(HOST) Commentator Mary Barrosse Schwartz says it may be time to get on line for electronic health records.
(BARROSSE) For many Vermonters, the Internet provides services that we could never have imagined even a couple of years ago. We buy holiday gifts, check our bank balances, and pay our bills. On vacation in Florida, we can even listen to VPR.
But here in Vermont we’re behind the curve in using our computers to access our own electronic health records, including using the internet to schedule our own appointments with health care providers. A survey conducted by the Bi-State Primary Care Association, which covers Vermont and New Hampshire, found that only 24 percent of medical practices in Vermont have begun using computers to manage patient records.
Supporters of making the switch say computerized records could make for better health care delivered less expensively.
Specialist doctors would be able to get quick access to the full range of a patient’s health records, gaining a fuller understanding of the patient and guarding against bad outcomes through drug interactions. Electronic health records become portable and go with patient wherever they go, adding convenience and significantly reducing medical errors.
There are cost savings in no longer having to have medical office staff manage wall to wall shelves of patient charts, filing lab tests and physician notes, and then retrieving paper charts as needed. This is no small task, and delay in filing important information such as lab tests can result in poor medical care, especially when a physician sees a chart that due to improper filing just doesn’t tell the whole story.
Hospitals and medical practices can monitor chronic care or public health issues affecting large numbers of patients – for example, notices of flu shot clinics could be automatically sent to those with chronic respiratory disease and the elderly.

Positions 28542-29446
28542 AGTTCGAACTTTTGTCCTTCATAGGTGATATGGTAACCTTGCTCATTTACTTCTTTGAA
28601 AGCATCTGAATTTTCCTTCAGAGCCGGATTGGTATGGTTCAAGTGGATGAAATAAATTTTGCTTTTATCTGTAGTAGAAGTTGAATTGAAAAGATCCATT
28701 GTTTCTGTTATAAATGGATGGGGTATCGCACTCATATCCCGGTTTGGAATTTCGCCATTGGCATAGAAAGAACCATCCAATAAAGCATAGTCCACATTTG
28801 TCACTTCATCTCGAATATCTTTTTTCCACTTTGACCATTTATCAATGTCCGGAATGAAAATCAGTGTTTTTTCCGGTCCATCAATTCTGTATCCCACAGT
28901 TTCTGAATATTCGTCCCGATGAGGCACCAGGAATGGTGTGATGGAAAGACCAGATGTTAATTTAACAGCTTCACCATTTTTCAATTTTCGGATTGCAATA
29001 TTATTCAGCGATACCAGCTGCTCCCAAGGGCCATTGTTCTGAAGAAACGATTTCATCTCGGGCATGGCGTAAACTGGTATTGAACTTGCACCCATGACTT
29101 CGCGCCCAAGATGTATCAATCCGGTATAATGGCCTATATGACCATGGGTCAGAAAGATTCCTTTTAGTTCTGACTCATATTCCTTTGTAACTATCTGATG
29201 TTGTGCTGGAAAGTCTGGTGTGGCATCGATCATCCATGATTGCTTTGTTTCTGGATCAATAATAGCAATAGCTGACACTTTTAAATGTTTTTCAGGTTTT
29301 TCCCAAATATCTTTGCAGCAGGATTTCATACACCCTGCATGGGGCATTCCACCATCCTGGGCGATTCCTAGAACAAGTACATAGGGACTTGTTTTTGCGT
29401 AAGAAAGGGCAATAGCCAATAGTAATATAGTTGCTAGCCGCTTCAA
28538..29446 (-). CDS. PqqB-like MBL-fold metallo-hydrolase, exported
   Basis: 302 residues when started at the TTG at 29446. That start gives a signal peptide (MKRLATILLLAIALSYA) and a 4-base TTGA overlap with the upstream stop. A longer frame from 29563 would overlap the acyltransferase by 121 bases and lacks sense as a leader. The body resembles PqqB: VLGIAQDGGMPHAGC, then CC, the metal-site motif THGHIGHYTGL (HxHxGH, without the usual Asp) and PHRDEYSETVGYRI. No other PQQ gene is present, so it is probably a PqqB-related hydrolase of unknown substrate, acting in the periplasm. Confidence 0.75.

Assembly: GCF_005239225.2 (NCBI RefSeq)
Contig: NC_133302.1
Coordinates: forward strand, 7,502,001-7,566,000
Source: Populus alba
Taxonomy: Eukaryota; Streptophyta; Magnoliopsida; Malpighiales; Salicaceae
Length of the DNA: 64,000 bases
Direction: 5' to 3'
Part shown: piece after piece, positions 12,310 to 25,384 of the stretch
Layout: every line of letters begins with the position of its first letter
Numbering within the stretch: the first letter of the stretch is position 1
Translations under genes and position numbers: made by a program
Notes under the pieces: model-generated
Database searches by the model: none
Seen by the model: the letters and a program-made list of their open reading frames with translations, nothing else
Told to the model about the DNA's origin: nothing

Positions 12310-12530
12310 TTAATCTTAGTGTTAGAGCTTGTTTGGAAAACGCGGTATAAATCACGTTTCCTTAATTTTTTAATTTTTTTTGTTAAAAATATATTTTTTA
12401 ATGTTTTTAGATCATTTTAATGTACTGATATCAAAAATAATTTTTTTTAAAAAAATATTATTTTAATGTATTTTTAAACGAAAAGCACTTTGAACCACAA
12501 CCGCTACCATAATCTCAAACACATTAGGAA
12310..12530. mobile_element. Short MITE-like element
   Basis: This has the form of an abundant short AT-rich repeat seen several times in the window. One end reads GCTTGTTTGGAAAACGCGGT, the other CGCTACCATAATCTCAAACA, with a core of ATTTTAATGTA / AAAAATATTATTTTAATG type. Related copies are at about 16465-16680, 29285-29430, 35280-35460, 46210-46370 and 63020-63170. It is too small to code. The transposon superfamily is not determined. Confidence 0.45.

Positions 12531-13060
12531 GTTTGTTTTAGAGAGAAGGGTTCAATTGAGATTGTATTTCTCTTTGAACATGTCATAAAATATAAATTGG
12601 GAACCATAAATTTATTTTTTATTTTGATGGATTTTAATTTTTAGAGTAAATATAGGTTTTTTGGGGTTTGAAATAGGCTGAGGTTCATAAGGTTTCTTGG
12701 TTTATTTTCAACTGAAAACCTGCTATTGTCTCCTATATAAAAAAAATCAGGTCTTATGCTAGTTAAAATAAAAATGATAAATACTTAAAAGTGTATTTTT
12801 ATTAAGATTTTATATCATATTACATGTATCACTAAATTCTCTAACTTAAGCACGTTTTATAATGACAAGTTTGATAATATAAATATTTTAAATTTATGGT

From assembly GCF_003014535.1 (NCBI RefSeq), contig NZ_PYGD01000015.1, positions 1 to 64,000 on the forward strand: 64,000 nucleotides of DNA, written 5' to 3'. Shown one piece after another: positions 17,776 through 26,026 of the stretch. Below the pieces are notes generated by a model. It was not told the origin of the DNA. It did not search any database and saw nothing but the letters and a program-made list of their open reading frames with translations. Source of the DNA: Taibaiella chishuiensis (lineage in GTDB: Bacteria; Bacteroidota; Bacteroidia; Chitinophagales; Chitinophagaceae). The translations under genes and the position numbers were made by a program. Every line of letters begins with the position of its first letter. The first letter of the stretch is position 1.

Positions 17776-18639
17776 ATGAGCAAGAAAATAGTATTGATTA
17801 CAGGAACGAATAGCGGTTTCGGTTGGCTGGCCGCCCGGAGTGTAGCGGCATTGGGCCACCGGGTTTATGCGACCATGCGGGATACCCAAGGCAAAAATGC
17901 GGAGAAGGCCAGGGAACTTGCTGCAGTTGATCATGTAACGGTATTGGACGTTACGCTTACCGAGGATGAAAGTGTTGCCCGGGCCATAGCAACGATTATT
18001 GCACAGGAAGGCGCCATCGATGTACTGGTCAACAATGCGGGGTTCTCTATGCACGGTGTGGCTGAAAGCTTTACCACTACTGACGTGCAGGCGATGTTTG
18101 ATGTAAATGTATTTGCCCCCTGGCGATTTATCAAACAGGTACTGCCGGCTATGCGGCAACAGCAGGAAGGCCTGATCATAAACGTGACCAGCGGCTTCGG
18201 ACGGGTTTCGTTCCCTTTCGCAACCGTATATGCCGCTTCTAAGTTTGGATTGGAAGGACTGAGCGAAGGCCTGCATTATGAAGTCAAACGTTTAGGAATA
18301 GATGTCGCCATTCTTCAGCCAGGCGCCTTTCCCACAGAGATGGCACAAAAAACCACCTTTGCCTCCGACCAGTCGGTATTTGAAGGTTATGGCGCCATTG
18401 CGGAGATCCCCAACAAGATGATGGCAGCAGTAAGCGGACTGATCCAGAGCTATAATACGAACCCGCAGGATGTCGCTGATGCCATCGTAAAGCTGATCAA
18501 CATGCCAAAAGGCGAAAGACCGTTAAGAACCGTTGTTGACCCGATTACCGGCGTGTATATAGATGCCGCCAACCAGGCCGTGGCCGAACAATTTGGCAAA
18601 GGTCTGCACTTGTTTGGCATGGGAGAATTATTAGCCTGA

But new systems of computerized health records will be very expensive – the estimated cost for Vermont is $150 million.
Some critics of computerized health records also have privacy concerns. Vermont’s ACLU reminds us that medical records are very personal, and warns against giving up our privacy for some increased convenience and efficiency. Other health care planners in the state raise questions such as who should govern the network and who will own the data it contains?
Vermont hospitals have recently received grants from the Agency for Healthcare Research and Quality, a division of the US Agency of Health and Human Services, to explore the use of electronic health records. The goals of one project are to reduce medical errors, improve the quality of patient care, increase patient satisfaction, and lower costs. If we can make that kind of difference in Vermont’s system of health care, then the short term costs may be more than offset by long term gains. We should do our best to tackle the questions now and move forward.
In East Dorset, this is Mary Barrosse Schwartz.
Mary Barosse Schwartz is Executive Director of the Child Care Fund of Vermont. She spoke from our studio at Burr and Burton Academy in Manchester.